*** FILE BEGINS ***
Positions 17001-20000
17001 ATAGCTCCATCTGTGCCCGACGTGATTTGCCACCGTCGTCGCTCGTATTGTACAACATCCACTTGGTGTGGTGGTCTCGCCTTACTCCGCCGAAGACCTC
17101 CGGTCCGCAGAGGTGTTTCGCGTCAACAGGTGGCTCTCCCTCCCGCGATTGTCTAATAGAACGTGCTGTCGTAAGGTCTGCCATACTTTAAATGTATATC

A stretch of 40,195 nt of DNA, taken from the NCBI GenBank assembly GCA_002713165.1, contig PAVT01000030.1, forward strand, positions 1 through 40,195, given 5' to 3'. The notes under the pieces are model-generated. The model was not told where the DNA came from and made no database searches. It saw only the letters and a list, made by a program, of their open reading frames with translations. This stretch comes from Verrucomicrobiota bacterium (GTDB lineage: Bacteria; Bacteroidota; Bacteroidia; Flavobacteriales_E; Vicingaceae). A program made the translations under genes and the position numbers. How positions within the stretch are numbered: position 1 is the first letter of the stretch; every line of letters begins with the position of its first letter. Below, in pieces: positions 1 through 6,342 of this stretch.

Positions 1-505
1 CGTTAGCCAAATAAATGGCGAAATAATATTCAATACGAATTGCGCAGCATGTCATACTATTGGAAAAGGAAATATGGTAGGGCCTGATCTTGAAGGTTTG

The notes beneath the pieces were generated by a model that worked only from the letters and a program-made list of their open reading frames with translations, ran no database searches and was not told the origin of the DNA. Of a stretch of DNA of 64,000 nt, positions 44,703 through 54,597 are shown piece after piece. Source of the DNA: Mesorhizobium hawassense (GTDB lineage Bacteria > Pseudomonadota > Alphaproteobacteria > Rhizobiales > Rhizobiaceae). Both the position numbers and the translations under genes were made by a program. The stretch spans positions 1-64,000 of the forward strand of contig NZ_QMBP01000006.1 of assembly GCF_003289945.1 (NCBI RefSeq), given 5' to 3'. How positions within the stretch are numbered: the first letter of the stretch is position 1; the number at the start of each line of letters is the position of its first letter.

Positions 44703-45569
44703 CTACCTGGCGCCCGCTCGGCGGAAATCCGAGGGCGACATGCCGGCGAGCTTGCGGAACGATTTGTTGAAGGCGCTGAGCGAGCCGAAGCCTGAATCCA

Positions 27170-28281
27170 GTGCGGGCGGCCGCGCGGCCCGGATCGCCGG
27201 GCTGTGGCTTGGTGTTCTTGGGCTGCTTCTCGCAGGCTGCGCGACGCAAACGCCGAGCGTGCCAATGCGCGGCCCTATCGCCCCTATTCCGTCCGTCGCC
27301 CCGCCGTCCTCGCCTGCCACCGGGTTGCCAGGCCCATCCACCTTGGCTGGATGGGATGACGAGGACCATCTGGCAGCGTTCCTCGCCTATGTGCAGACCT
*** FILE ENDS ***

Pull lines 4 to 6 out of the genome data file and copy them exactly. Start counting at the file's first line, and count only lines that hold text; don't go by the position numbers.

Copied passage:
A stretch of 40,195 nt of DNA, taken from the NCBI GenBank assembly GCA_002713165.1, contig PAVT01000030.1, forward strand, positions 1 through 40,195, given 5' to 3'. The notes under the pieces are model-generated. The model was not told where the DNA came from and made no database searches. It saw only the letters and a list, made by a program, of their open reading frames with translations. This stretch comes from Verrucomicrobiota bacterium (GTDB lineage: Bacteria; Bacteroidota; Bacteroidia; Flavobacteriales_E; Vicingaceae). A program made the translations under genes and the position numbers. How positions within the stretch are numbered: position 1 is the first letter of the stretch; every line of letters begins with the position of its first letter. Below, in pieces: positions 1 through 6,342 of this stretch.

Positions 1-505
1 CGTTAGCCAAATAAATGGCGAAATAATATTCAATACGAATTGCGCAGCATGTCATACTATTGGAAAAGGAAATATGGTAGGGCCTGATCTTGAAGGTTTG